One last thought from St Isaac: Love is sweeter than life; but even sweeter than honey and a honeycomb is an insight concerning God out of which love is born. 
This was written by a Maronite priest. Of your mercy, please pray for those souls in Purgatory who have no one else to pray for them, and also pray for that priest.


Sister, you don’t know how to pray!
Prayer and the Holy Spirit 

A Reflection by Sr. Natalie Sayde Salameh, MSCL

As many would now be aware, we, the Maronite Servants, have a new Postulant joining us next month, on September 19. Praise God!  The young lady’s name is Emily Lattouf, from St. Theresa’s Church in Brockton, MA. Emily’s family came to visit the sisters here at our Convent in Dartmouth recently. 

Emily has a four old little sister, whose name is Angelina. She is quite the character! During the course of our conversation, I discovered that little Angie prays a decade of the Chaplet of the Sacred Heart every day. I was intrigued, and I asked her to teach me how to pray the Chaplet. I took out my Rosary so that she could tell me what prayers are said on which beads. Well, we fumbled our way through, and Angie was giving me a lot of repetition, so I finally said, “Ok, so after the Our Father and the Hail Mary, what comes next?” She replied, “You do not know how to pray!” Well, I laughed so hard and so did everybody else. I responded to Angie by saying, “You are absolutely right, I do not know how to pray”. Kids say the darndest (and yet most truthful) things, right?

Angie’s response had reminded me of what St. Paul said in his letter to the Romans, Chapter 8, verse 26:

        In the same way, the Spirit too comes to the aid of our weakness; for we do not know how to pray as we ought, but the Spirit itself intercedes with inexpressible groanings.
Angie’s response had reminded me that it’s not me who prays, but the Holy Spirit who prays in me. Her response prompted me afresh to implore the Holy Spirit to “teach me to pray, to pray in me”. 

In a couple of short weeks in the Maronite Church, the Season of Pentecost, often known as the Season of the Holy Spirit, will come to an end. In fact, the Season of Pentecost ends with the beginning of the next (and final) Liturgical Season of the Exaltation of the Holy Cross on September 14.

The Season of Pentecost is the longest season in the Maronite Church, sometimes lasting as long as three to four months, depending on where Easter falls in the year. After about the 4thor 5thSunday of Pentecost, the repetition of the same Liturgies and prayers can become somewhat tedious and monotonous. 

Angie reminded me through her candor and simplicity, that only a pure child possesses, that we are still in this powerful Season of the Holy Spirit. Let’s finish this Season strong. Let us implore the Holy Spirit to come and help us, and teach us weak human beings how to praise God, and how to love God as He desires to be loved. Only the presence of the Holy Spirit in us can do that!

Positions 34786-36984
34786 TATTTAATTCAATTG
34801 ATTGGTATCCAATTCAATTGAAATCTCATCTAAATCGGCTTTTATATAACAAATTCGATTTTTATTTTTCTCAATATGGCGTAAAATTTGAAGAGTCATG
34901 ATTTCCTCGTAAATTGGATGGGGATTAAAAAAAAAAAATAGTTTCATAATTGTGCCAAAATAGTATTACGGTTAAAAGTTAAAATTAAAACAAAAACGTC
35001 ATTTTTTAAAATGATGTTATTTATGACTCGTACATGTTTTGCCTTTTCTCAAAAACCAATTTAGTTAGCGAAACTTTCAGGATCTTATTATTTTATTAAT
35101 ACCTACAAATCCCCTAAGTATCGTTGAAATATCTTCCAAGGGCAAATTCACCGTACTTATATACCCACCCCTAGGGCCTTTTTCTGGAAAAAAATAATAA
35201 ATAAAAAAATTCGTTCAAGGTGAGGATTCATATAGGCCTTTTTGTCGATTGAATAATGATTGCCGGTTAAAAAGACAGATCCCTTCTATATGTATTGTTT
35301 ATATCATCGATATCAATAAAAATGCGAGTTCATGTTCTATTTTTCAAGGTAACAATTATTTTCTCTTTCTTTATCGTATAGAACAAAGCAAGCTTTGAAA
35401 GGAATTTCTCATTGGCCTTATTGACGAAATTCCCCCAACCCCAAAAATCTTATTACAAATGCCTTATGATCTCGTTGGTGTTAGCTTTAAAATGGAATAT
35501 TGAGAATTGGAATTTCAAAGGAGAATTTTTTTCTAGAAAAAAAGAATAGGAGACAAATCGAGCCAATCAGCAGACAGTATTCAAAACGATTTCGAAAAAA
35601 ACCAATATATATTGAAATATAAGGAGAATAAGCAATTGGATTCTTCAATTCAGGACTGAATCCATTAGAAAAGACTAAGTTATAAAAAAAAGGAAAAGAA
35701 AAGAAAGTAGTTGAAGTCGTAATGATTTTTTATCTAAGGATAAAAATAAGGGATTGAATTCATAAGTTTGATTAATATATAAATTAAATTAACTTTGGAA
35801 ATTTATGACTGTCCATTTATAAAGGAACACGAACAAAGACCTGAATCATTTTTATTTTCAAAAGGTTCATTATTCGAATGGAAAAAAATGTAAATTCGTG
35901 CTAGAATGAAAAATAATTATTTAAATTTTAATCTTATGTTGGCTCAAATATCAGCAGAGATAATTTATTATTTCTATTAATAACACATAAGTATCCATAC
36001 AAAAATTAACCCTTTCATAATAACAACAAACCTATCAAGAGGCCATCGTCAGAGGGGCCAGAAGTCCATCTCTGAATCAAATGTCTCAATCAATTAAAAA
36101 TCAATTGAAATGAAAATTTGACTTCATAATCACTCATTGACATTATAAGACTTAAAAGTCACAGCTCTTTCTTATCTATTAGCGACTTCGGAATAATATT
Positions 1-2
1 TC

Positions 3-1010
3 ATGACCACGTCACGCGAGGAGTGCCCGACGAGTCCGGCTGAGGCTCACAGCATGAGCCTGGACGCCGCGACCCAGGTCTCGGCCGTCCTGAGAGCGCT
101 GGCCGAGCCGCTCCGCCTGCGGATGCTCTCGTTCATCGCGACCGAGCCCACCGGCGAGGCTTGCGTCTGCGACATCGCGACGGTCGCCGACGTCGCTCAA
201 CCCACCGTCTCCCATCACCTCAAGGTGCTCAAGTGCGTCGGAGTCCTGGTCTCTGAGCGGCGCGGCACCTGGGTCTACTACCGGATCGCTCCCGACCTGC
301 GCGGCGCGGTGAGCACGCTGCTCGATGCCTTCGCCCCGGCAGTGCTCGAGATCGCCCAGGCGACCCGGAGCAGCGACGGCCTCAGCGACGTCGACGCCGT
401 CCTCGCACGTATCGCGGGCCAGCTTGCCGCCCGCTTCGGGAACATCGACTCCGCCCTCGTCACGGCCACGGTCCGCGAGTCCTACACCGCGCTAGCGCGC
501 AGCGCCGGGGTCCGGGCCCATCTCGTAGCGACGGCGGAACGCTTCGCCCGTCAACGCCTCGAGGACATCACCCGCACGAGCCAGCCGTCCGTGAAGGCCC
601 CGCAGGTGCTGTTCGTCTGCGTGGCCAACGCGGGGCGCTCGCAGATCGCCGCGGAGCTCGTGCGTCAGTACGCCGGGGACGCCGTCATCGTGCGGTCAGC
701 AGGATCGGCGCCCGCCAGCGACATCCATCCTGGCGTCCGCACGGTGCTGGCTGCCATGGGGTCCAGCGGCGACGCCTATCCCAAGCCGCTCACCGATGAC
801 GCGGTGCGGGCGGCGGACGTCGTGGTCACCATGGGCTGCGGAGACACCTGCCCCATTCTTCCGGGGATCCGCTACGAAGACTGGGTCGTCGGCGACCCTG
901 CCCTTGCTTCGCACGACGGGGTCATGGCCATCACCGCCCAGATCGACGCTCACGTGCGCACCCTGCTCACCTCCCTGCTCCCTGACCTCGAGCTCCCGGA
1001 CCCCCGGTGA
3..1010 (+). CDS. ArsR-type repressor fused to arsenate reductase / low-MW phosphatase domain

Assumption Pilgrimage 2019 - Ohio

By Sr. Natalie Sayde Salameh, MSCL

We enjoyed several days of prayer and visiting with friends at the National Shrine of Our Lady of Lebanon, North Jackson, Ohio in celebration of the Feast of the Dormition of the Mother of God.
The pilgrimage began on Tuesday, August 13, with a Divine Liturgy of the Roman Rite followed by a candlelit procession and blessing with the Icon of Our Lady of Lebanon.

The Maronite Servants had a table in the Cedars Hall where we were able to speak with many people one on one, and see many new (and not so new) faces. It was great to catch up with the people that visit the shrine each year for these solemn days of triduum in honor of Our Lady’s Dormition.  

On both Tuesday and Wednesday nights, Sr. Therese Maria and Rosa Calabria spent time in prayer, adoration and fellowship with the MYO, and with their Excellencies, Bishop Elias Zaidan and Bishop Gregory Mansour also in attendance. 

On Wednesday evening, August 14, we were blessed to celebrate a Byzantine Divine Liturgy, offered by His Excellency, Archbishop William C. Skurla, of the Metropolitan Archeparchy
of Pittsburgh, PA. Following Divine Liturgy, the Byzantine Tradition has a very beautiful ritual of burying the Mother of God on the vigil of her Dormition, a ritual they call the “Funeral of the Theotokos, the Ever-Virgin Mary”. We processed behind the tomb and shroud of the Virgin Mary, which was later placed in the chapel for all to venerate.

On the day of the Feast of the Assumption, Thursday August 15, we had the great privilege of celebrating two Divine Liturgies. The first at noon, known as the “Healing Mass”, where all the faithful afflicted in mind, body or soul are given the option to be anointed by the Bishops or priests with blessed oil. In the evening, we celebrated the Maronite Pontifical Liturgy outside beside the shrine of Our Lady of Lebanon. The Liturgy was followed by a huge candlelit procession around the entire shrine of Our Lady of Lebanon, with a great number in attendance. The procession concluded with a beautiful display of fireworks above the shrine, and festivities in the Cedars Hall.

We remembered you in our prayers during these holy days of pilgrimage at the Shrine. Our Lady of the Assumption, pray for us.


Light of Life Bible Camp

Please take a few minutes to watch highlights from our annual summer vacation Light of Life Bible Camp at St. Anthony of the Desert Maronite Church, Fall River. Enjoy!


B.U.S.Y., But Doing What?



BBQ Fundraiser

Also, free entertainment and a raffle. 

Help us spread the word by re-posting this flyer.  
Please come and support our fundraiser!
Encourage your friends to buy a ticket and attend.  


Annual NAM Convention 2019 – Miami, Florida

By Sr. Natalie Sayde Salameh, MSCL